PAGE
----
Queensland Parks and Wildlife Services Queensland Government
Home / Southern Great Barrier Reef / Carnarvon National Park Carnarvon National Park. Photo: Tourism and Events Queensland
Carnarvon National Park. Photo: Tourism and Events Queensland

Carnarvon National Park

Delve into sandstone country

Your 4WD adventure is waiting in Central Queensland’s Sandstone Country. Drive through the haze hovering above surrounding dry plains to arrive at the lush gorges and rocky creeks waiting to refresh you at Carnarvon National Park. The towering sandstone cliffs, vibrantly coloured gorges and diverse flora and fauna take pride of place here, although there are other nearby national parks offering rugged ‘extensions’ on your journey of discovery if you are looking to get off the beaten track.

Allow at least a few days to fully explore Carnarvon National Park, a geological museum, Aboriginal art gallery, botanic garden and wildlife sanctuary boasting more than 170 species of birds, all rolled into one amazing location.

Carnarvon National Park is home to the incredible Carnarvon Gorge—over 30km of dramatic sandstone cliffs sculpted by Carnarvon Creek over a period of some 26 million years. The spectacular white sandstone cliffs of the steep-sided gorge, with its narrow, vibrantly-coloured and lush side-gorges, shelter remnant rainforest plants. You will find ancient cycads and endemic fan palms, as well as some of the finest Aboriginal rock art in Australia—ochre stencils, rock engravings and freehand paintings. Learn from an Aboriginal ranger about Aboriginal people’s long and continuing relationship with this dramatic landscape. To the Traditional Custodians, the gorge continues to be ‘a place of learning’—let the land teach you a new appreciation of Aboriginal culture and history. At the base of the gorge, if you’re quiet and still, you may spot a platypus diving and swimming in a local waterhole. Spend a peaceful evening in a retreat located at the entrance to the park. If you are feeling adventurous, hike up the gorge and camp in the remoter sections, where it truly is just you and nature.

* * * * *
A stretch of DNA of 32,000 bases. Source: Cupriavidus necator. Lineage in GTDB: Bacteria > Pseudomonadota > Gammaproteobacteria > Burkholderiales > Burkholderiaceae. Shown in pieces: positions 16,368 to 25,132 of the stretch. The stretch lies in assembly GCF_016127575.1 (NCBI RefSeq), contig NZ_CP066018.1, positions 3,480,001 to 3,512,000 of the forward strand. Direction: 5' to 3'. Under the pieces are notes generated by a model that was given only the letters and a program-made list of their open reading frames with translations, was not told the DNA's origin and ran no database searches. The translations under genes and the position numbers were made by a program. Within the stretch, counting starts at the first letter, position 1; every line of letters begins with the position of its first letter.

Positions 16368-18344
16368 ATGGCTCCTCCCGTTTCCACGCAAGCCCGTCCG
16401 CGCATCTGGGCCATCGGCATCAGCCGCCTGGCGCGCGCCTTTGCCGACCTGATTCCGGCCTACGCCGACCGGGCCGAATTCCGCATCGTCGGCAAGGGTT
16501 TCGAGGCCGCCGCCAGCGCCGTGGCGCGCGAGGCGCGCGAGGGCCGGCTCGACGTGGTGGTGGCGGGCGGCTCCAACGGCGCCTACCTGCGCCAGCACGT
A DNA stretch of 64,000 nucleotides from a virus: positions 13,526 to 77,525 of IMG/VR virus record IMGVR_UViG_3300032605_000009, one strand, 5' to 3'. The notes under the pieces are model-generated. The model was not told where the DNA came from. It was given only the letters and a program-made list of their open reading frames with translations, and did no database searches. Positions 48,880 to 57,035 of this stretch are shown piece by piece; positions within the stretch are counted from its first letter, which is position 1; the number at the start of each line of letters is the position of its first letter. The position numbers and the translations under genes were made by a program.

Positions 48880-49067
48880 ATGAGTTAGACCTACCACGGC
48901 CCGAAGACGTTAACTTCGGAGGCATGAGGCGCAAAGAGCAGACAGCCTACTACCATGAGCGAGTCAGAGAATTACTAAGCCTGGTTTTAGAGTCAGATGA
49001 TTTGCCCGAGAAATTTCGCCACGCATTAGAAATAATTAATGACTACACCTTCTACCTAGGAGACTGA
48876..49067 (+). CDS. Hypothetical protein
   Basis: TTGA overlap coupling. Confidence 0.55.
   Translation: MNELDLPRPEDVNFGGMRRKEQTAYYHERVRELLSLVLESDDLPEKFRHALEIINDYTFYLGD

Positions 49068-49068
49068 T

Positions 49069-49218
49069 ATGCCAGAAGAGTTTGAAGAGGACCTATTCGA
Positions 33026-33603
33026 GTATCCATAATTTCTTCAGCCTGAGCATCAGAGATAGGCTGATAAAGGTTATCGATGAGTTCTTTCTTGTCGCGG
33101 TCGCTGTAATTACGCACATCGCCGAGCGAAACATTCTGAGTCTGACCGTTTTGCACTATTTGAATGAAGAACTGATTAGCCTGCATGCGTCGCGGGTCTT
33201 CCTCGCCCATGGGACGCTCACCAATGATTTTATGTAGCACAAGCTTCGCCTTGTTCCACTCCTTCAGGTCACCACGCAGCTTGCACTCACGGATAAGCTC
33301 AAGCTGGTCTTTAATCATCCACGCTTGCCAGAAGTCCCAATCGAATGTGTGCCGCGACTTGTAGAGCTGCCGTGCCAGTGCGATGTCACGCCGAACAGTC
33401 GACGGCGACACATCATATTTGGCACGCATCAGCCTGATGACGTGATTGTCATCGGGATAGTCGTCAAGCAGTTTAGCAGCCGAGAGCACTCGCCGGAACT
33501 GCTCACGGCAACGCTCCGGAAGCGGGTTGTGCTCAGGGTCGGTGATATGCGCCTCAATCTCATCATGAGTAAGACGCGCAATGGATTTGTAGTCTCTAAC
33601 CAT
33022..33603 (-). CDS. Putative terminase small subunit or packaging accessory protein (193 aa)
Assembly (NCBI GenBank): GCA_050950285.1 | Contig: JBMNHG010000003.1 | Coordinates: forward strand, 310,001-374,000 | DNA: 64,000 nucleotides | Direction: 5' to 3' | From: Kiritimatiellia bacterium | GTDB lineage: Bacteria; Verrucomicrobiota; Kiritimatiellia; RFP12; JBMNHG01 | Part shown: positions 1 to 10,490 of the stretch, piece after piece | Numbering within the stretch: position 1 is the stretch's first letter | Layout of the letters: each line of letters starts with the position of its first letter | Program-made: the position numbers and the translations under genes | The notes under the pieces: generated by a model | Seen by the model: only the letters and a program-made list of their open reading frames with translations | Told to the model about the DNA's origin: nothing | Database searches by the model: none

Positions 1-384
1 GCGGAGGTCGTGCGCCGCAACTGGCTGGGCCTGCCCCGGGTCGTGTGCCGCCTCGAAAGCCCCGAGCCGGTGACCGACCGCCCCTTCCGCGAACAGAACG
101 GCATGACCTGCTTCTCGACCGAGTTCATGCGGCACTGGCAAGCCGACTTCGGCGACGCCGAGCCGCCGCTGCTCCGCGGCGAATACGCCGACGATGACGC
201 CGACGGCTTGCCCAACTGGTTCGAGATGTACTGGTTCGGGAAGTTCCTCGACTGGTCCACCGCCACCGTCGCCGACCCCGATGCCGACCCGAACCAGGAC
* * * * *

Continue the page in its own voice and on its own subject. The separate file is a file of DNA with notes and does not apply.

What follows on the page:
Location and getting there

196km S of Emerald. Access is from the Carnarvon Hwy between Injune and Rolleston, via Springsure and Rolleston along the Gregory and Dawson Hwys from Emerald.

Visitor facilities and opportunities

ToiletsPicnic areaCampingCaravan/camper trailer/campervan sitesShort or easy walksHikesCyclingFishingHorseridingWheelchair access

Key to symbols

Walking the gorge

Walking the gorge. Photo: Tourism and Events Queensland

Gorgeous walks in Carnarvon Gorge

Mickey Creek Gorge
Distance: 3km return (1.5hrs walking time)
The swamp wallabies will likely put your rock-hopping skills to shame, but this rocky landscape makes a great challenge.

Boolimba Bluff walk
Distance: 6.4km return (3hrs walking time)
Challenge yourself with this walk up through a dry gorge and into the high country to the top of the bluff, 200m above Carnarvon Creek—a climb of 963 steps—where you will be awed by spectacular sweeping views over and above the gorge.

The Art Gallery walk
Distance: 10.8km return (4hrs walking time)
Along the way, see the lush Moss Garden and the impressive Ward’s Canyon, home to the world’s largest fern—the king fern—then be rewarded by the discovery of over 2000 engravings, ochre stencils and freehand paintings adorning the 62m-long sandstone walls of the Art Gallery. This significant Aboriginal site contains one of the best examples of stencil art in Australia.

Carnarvon Great Walk
Experience a remote and beautiful landscape of towering sandstone cliffs, sweeping tablelands and shaded side-gorges on this 87km Great Walk. Take on the challenge of the full six or seven day walk or select from a range of short walking experiences.

Aboriginal rock art

Aboriginal rock art. Photo: Robert Ashdown, Queensland Government

Insight to the past

The paintings at Carnarvon’s rock art sites—ochre stencils of tools, weapons, ornaments and ceremonial objects—are simply mesmerizing. These fragile images reflect a rich culture and provide an insight into the lives of Carnarvon’s first people. Sit quietly in the shelter of The Art Gallery or Cathedral Cave and imagine the stories, songs and rituals that unfolded here and the knowledge which continues to be handed down from generation to generation.